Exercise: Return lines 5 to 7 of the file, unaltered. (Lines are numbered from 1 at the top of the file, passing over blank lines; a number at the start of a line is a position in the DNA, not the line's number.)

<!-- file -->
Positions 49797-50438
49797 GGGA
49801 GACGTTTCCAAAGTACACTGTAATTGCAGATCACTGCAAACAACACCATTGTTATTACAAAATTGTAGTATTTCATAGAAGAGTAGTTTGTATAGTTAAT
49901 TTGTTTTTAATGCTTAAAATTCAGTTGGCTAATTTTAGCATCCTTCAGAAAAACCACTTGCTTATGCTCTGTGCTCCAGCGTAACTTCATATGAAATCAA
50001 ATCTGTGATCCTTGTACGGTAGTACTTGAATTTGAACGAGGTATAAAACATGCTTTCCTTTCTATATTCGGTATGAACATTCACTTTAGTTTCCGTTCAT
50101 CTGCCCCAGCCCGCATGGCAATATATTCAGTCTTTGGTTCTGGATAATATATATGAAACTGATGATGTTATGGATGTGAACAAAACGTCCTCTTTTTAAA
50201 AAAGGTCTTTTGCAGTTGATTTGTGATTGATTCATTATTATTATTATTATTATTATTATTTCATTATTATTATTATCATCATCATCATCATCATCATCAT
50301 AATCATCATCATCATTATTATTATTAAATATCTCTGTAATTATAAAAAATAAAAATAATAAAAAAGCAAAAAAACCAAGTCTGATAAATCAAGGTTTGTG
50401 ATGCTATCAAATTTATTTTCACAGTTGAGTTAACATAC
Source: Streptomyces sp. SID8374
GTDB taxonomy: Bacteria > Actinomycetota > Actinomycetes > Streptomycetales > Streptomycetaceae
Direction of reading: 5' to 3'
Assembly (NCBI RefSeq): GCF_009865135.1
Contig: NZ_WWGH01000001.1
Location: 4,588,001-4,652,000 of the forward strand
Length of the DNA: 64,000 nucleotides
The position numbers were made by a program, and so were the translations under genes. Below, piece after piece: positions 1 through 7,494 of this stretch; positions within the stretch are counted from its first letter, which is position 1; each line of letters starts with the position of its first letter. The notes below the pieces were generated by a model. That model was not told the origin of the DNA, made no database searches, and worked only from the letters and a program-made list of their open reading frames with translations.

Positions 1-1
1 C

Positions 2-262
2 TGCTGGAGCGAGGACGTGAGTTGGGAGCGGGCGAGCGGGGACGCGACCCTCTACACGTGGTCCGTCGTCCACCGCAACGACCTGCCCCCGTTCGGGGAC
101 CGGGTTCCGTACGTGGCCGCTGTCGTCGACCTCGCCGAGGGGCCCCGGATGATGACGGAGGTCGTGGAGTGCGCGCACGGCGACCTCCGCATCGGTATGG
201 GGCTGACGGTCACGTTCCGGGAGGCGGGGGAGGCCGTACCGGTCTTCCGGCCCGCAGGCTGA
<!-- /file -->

50001 ATCTGTGATCCTTGTACGGTAGTACTTGAATTTGAACGAGGTATAAAACATGCTTTCCTTTCTATATTCGGTATGAACATTCACTTTAGTTTCCGTTCAT
50101 CTGCCCCAGCCCGCATGGCAATATATTCAGTCTTTGGTTCTGGATAATATATATGAAACTGATGATGTTATGGATGTGAACAAAACGTCCTCTTTTTAAA
50201 AAAGGTCTTTTGCAGTTGATTTGTGATTGATTCATTATTATTATTATTATTATTATTATTTCATTATTATTATTATCATCATCATCATCATCATCATCAT